Senator Dianne Feinstein, a California Democrat who heads the Intelligence Committee, said on the CBS program “Face the Nation” on Sunday that in the wake of Osama bin Laden’s death and the turmoil of the Arab Spring, there was “an effort to establish a beachhead for terrorism, a joining together of terrorist organizations.”

According to current and former American government officials, as well as classified government cables made public by the group WikiLeaks, the surveillance missions flown by American turboprop planes in northern Mali have had only a limited effect.

Aviano F-16 missing.

WASHINGTON — The Pentagon says a U.S. Air Force F-16 fighter jet has gone missing over the Adriatic Sea, off the coast of Italy, during a training mission.

A search was launched after the Air Force lost all contact with the plane Monday, but there is no immediate word from the Pentagon on whether the plane crashed.

Initial word was that the F-16 was not carrying weapons.

The F-16 fighter jet left Aviano air base in northern Italy. A search-and-rescue mission is underway.
The plane lost contact with the control tower at about 1900 GMT and the Italian coast guard has joined in the search-and-rescue in the Adriatic Sea, where the jet is presumed to have gone down.
A spokeswoman at Aviano could not immediately confirm the news, and a spokesman for Italy's coast guard was not immediately available for comment.

Iran nuke facility goes boom!

Israeli intelligence officials have confirmed that a major explosion has rocked an Iranian nuclear facility, according to a report Monday in The Times of London.
The British daily cited officials in Tel Aviv who said the blast occurred last week, as originally reported on the website
Iran is not believed to have evacuated the area surrounding the Fordo plant, according to the same Israeli sources, who said that an investigation into the blast was ongoing.
“We are still in the preliminary stages of understanding what happened and how significant it is,” one Israeli official told the London Times. He did not know if the explosion was “sabotage or accident” and refused to comment on reports that Israeli aircraft were seen near Fordo at the time of the blast.
On Sunday, two senior Iranian officials dismissed reports of the explosion.
Deputy head of the Iranian Atomic Energy Agency Seyyed Shamseddin Barbroudi said there had been no explosion at the Fordo facility whatsoever, according to the official Islamic Republic News Agency.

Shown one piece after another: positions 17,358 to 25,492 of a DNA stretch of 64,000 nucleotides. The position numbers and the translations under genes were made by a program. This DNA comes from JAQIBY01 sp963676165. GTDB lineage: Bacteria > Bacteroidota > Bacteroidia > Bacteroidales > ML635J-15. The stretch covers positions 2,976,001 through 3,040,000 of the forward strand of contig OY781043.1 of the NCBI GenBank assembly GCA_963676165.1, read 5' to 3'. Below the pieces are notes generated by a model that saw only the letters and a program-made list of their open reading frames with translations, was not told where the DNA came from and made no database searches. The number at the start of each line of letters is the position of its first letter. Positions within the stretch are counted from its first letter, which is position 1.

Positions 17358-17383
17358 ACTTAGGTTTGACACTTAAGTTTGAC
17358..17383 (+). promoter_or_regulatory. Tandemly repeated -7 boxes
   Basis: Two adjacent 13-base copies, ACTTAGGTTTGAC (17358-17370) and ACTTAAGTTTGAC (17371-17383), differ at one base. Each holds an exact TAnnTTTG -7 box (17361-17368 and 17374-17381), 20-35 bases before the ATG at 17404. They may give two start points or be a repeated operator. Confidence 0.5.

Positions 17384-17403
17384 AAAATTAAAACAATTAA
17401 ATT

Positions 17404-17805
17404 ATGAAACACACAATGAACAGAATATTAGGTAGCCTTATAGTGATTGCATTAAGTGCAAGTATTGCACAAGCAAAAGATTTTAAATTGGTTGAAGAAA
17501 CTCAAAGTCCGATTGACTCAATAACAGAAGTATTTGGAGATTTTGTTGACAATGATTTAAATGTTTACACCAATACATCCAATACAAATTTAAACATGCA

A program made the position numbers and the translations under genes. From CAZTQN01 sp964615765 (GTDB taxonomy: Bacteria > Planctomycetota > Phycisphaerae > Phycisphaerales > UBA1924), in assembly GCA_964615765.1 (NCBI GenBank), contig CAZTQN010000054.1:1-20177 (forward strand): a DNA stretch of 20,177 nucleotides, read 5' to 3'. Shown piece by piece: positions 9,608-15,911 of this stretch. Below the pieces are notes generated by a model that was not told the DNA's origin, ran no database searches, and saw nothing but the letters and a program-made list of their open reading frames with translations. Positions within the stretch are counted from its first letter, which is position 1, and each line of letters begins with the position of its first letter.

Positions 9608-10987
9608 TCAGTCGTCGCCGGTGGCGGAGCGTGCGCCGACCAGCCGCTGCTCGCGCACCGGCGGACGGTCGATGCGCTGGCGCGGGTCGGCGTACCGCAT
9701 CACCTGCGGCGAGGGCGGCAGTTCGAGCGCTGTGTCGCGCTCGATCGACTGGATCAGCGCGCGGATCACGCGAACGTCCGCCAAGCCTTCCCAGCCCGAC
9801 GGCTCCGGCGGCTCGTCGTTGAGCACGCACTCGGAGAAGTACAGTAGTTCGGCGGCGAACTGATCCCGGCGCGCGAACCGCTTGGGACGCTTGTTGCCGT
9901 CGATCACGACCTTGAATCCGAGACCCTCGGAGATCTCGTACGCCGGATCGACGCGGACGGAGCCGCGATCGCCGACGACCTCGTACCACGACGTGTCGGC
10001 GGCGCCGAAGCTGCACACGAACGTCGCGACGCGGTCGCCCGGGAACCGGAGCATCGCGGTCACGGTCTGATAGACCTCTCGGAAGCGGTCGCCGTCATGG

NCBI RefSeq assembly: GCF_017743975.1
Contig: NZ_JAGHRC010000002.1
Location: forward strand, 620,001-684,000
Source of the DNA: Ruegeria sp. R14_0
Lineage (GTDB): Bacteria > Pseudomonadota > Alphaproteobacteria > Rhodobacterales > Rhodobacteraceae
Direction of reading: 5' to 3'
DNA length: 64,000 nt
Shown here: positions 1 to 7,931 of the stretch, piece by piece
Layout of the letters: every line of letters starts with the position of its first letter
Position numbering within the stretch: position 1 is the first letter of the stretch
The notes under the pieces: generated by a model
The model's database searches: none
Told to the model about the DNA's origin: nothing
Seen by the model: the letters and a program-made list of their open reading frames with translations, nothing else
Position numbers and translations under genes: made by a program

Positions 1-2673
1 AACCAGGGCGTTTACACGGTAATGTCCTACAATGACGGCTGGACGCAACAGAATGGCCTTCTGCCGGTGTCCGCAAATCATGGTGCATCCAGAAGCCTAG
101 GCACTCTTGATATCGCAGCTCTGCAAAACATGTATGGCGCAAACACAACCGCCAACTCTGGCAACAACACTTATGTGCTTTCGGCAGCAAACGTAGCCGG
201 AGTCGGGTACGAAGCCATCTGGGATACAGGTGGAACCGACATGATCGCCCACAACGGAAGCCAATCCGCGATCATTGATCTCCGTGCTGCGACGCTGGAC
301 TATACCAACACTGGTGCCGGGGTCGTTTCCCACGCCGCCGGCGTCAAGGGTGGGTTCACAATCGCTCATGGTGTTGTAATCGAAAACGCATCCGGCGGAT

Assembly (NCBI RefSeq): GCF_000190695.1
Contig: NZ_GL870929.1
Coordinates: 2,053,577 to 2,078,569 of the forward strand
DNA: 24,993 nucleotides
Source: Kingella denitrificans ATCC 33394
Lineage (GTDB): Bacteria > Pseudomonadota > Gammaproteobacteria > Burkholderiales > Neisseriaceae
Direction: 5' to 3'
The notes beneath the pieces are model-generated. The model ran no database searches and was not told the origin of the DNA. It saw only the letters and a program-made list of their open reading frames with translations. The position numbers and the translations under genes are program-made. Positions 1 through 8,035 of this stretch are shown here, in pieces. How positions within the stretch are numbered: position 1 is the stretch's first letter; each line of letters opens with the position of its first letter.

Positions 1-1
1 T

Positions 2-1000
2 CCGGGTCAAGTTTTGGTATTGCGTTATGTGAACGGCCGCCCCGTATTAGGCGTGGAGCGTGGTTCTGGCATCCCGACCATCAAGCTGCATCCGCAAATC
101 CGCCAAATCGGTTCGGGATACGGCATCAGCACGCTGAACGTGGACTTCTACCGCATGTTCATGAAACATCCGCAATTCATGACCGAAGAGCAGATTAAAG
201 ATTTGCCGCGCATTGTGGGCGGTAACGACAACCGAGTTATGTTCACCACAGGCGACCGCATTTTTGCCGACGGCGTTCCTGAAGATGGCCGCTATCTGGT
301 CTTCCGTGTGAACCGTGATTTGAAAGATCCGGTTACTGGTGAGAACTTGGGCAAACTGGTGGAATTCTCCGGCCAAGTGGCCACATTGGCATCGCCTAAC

The chairman of the Iranian parliament’s Committee for Foreign Policy and National Security, Alaeddin Boroujerdi, referred to rumors of the blast as “Western-made propaganda” and said they were “baseless lies” meant to impact ongoing talks on Iran’s nuclear program, reported IRNA.
The original report published Friday claimed that a blast deep within Fordo last Monday “destroyed much of the installation and trapped about 240 personnel deep underground,” citing information from former intelligence officer Hamidreza Zakeri, who it said used to work with the Islamic regime’s Ministry of Intelligence and National Security.
The article claimed the blast “shook facilities within a radius of three miles,” that Iranian security forces had “enforced a no-traffic radius of 15 miles,” that the Tehran-Qom highway was shut down for several hours after the blast, and that, “as of Wednesday afternoon, rescue workers had failed to reach the trapped personnel.” It said US officials were aware of the reported blast.
Asked about the incident on Sunday, Home Front Defense Minister Avi Dichter, a former head of Israel’s Shin Bet security service, said, “Any explosion in Iran that doesn’t hurt people but hurts its assets is welcome.” Dichter was acting defense minister Sunday, in the absence of Ehud Barak.
Iran insists its nuclear program is for peaceful purposes, but that claim has been rejected by much of the international community. The Islamic Republic’s consistent refusal to allow international inspectors into the Fordo nuclear facility has frustrated Western powers and officials at the International Atomic Energy Agency.